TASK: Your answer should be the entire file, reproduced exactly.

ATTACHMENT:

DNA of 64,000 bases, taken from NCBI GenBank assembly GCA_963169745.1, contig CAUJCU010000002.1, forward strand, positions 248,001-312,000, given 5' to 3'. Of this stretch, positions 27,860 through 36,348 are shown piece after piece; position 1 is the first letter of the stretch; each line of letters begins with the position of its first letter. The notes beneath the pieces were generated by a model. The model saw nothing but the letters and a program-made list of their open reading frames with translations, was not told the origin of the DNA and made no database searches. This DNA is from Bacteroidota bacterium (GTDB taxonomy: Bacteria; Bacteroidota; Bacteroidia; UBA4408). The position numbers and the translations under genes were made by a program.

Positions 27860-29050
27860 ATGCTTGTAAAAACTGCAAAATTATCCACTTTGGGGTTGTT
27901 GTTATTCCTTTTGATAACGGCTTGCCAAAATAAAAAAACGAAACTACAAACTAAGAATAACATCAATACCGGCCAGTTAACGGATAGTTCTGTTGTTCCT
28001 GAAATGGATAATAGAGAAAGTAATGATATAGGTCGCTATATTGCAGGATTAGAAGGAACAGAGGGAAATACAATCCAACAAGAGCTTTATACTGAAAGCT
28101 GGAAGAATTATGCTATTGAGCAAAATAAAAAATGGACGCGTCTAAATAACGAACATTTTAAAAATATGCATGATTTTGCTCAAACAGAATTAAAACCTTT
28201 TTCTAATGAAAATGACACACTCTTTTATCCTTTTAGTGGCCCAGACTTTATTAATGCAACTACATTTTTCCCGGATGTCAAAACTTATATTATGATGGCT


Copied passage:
DNA of 64,000 bases, taken from NCBI GenBank assembly GCA_963169745.1, contig CAUJCU010000002.1, forward strand, positions 248,001-312,000, given 5' to 3'. Of this stretch, positions 27,860 through 36,348 are shown piece after piece; position 1 is the first letter of the stretch; each line of letters begins with the position of its first letter. The notes beneath the pieces were generated by a model. The model saw nothing but the letters and a program-made list of their open reading frames with translations, was not told the origin of the DNA and made no database searches. This DNA is from Bacteroidota bacterium (GTDB taxonomy: Bacteria; Bacteroidota; Bacteroidia; UBA4408). The position numbers and the translations under genes were made by a program.

Positions 27860-29050
27860 ATGCTTGTAAAAACTGCAAAATTATCCACTTTGGGGTTGTT
27901 GTTATTCCTTTTGATAACGGCTTGCCAAAATAAAAAAACGAAACTACAAACTAAGAATAACATCAATACCGGCCAGTTAACGGATAGTTCTGTTGTTCCT
28001 GAAATGGATAATAGAGAAAGTAATGATATAGGTCGCTATATTGCAGGATTAGAAGGAACAGAGGGAAATACAATCCAACAAGAGCTTTATACTGAAAGCT
28101 GGAAGAATTATGCTATTGAGCAAAATAAAAAATGGACGCGTCTAAATAACGAACATTTTAAAAATATGCATGATTTTGCTCAAACAGAATTAAAACCTTT
28201 TTCTAATGAAAATGACACACTCTTTTATCCTTTTAGTGGCCCAGACTTTATTAATGCAACTACATTTTTCCCGGATGTCAAAACTTATATTATGATGGCT